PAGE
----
Womb with a view

Grazia (UK) - - Contents - By broad­caster Liz Fraser il­lus­tra­tion joe cruz

I’ve al­ways been a plan­ner. An or­gan­iser. A good girl who ticks the boxes. No tat­toos, no smok­ing, no drugs, no teenage delin­quency. Proper, reg­u­lar, good. For the first three decades, things ticked along in this vein. Went to uni­ver­sity, got mar­ried, had three kids, a suc­cess­ful ca­reer, re­cy­cled re­li­giously, paid my bills and cleansed and mois­turised dili­gently. And then… BOOM.

In the last three years I’ve added: di­vorce, ner­vous break­down and a new re­la­tion­ship. Now, to cap this list of Huge Un­ex­pect­eds, I am nearly eight months preg­nant. At the age of 43. Ex­actly 20 years since I had my first baby. So yes, a BIT of a change of life.

My part­ner and I had talked about hav­ing a child to­gether since we first met. He has no chil­dren and was adamant that, if I didn’t want to go through it all again, he would be to­tally OK with that. But I could never deny him the chance at fa­ther­hood. I re­alised I want a child with him so much, I’d have gone through any­thing for a sec­ond bite at this hap­pi­ness cherry.

And what a bite it is – though it tastes en­tirely dif­fer­ent this time. How­ever young, fit and not-geri­atric-at-all-thankyou-very-much I might feel, I am a fifth of a cen­tury older than the first time I was preg­nant. I wor­ried about this a lot – would I be able to con­ceive at all? What were the health risks to the baby – and to me? Would I be too ex­hausted to han­dle the lack of sleep, the crying, and any po­ten­tial post-natal men­tal health is­sues?

But the pos­i­tives drowned out any wor­ries a thou­sand-fold. Like lots of women I know, I am much stronger, fit­ter and health­ier than I was in my booze-and-ke­bab-soaked early twen­ties. I know my­self bet­ter now; I’m calmer, more pa­tient.

How­ever, deal­ing with GCSE op­tions, uni­ver­sity ap­pli­ca­tion forms, plus gen­eral teenage life angst and door-slam­ming – while en­dur­ing six months of un­re­lent­ing morn­ing sick­ness – has not been easy. Where my pre­vi­ous preg­nan­cies were sim­ple, this time I’ve had sev­eral bleed­ing episodes, the most painful bump I’ve ever had, and a ter­ri­fy­ing 10-day spell of pos­si­ble pre-term labour at 27 weeks, re­sult­ing in many hos­pi­tal vis­its and the prospect of a se­verely pre-term baby.

I’ve never felt such a fear, or a des­per­ate wish for some­thing to go right, as dur­ing this pregnancy. It’s not just my life, mind and body that’s en­tirely dif­fer­ent this time; the way we live is al­most un­recog­nis­able. I’ll be par­ent­ing a new­born in a world dom­i­nated by tech­nol­ogy, and in­ter­rup­tion. When I had my first three chil­dren – now aged 20, 17 and 14 – there was no Face­book, Twit­ter or In­sta­gram. No What­sapp, Net­flix or Facetime. No smart phones! This al­most to­tal techno black­out cre­ated a bliss­ful sense of pres­ence. Of calm amid the fam­ily chaos. I was THERE. With my chil­dren. Fully. All the time. This loss of pres­ence is some­thing I worry I won’t be able to recre­ate.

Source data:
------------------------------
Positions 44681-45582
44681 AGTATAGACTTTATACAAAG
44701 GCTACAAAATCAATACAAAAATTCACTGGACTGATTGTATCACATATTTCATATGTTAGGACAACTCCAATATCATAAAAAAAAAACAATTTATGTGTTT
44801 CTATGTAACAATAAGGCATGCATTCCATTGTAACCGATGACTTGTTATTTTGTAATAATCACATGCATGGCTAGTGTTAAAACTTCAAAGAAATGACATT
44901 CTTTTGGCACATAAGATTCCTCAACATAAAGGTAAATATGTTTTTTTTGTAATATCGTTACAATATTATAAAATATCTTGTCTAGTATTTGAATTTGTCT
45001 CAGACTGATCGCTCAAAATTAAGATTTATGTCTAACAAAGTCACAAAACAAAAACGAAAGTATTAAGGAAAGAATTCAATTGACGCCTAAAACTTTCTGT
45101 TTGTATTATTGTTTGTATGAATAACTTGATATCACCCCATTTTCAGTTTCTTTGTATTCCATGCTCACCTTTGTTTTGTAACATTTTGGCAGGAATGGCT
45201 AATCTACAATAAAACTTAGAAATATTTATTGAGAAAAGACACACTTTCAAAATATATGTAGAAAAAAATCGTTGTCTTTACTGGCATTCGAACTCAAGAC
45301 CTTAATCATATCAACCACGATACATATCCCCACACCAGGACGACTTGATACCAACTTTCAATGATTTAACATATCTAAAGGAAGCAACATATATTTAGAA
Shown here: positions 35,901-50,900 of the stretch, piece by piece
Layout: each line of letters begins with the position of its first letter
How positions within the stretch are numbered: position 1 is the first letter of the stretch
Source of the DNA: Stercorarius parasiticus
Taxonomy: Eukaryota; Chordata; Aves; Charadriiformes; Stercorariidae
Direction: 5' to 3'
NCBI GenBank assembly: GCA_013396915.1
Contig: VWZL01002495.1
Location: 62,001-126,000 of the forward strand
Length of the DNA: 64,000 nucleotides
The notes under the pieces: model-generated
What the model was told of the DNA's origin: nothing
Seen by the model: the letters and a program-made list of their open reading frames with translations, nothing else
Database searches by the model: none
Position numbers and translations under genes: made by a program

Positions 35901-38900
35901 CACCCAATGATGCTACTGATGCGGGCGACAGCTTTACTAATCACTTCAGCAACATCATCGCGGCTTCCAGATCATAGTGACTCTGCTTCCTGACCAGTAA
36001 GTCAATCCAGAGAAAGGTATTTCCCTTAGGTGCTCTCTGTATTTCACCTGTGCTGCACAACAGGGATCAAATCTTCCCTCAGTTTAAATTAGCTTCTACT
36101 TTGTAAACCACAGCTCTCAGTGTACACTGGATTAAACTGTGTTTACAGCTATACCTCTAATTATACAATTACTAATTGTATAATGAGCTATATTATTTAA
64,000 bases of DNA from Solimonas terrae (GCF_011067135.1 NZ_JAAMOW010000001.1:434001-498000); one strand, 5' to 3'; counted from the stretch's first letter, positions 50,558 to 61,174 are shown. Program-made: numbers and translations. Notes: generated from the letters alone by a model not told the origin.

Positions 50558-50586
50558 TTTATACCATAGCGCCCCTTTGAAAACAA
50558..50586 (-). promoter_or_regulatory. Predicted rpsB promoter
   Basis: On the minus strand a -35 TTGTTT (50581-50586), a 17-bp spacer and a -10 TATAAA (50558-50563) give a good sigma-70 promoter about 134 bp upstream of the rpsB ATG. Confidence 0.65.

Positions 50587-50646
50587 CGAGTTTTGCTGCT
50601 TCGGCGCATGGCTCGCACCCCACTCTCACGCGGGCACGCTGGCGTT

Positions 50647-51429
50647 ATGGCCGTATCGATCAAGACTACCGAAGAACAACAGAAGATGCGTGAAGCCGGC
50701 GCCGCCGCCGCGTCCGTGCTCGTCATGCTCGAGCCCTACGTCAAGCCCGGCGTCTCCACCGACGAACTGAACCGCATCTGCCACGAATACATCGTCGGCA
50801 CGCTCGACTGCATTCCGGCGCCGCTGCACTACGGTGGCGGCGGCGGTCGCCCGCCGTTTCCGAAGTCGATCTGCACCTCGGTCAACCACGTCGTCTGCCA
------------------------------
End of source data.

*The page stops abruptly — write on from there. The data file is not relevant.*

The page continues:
There were down­sides to hav­ing a new­born 20 years ago – phones at­tached to the wall that would in­evitably ring the sec­ond you’d set­tled down to breast­feed. And I’d have to leap up and run to an­swer it, milk gush­ing across the floor. It took me un­til my sec­ond child to up­grade to a fancy cord­less one. Ma­ter­nity clothes of­fered a spirit-drown­ing style choice be­tween ‘tran­sit van’ or ‘ bloated wardrobe’. These days, we are ac­tu­ally al­lowed to look and feel sexy while we grow a hu­man in­side us. It’s quite the rev­o­lu­tion.

And even though I’m a mother with two decades of ex­pe­ri­ence, hav­ing a baby with a new part­ner makes this a to­tally new par­ent­ing ex­pe­ri­ence. I’m acutely aware of not bring­ing my Moth­er­hood Badge of Hon­our into this one. I want him to ex­pe­ri­ence it all for the first time – fresh, un­tainted by my wor­ries and mem­o­ries. It’s hard to step back and not jump in with the way I like to do things ( ob­vi­ously the best ways.)

One of the things I wor­ried about was telling my chil­dren. Would they feel I was try­ing to re­place them? Make a new, ‘nicer’, un­bro­ken fam­ily? When I broke the news, they all cried. Hap­pily, they were tears of joy, and my son im­me­di­ately bought us a baby hat and a dart­board (some­what mixed mes­sages). He’s al­ready made lists of gui­tar songs he’s go­ing to teach his lit­tle sis­ter.

My friends have been noth­ing but sup­port­ive. So many peo­ple have writ­ten to me telling me of their sim­i­lar Gap Fam­i­lies and ALL I’ve heard is how much love and fun and life it has brought.

I’m not mad. This isn’t fool­hardy or self­ish. Yes, it’s re­ally hard do­ing it when I’m 20 years older. Yes, it’s go­ing to be tough at times, in many ways I prob­a­bly don’t even know yet. But it will add to all of our lives. And I feel in­cred­i­bly lucky. Pre-or­der Liz Fraser’s ‘ Life­sham­bles’ at un­bound.com/books/life­sham­bles

Newspapers in English

Newspapers from UK

© PressReader. All rights reserved.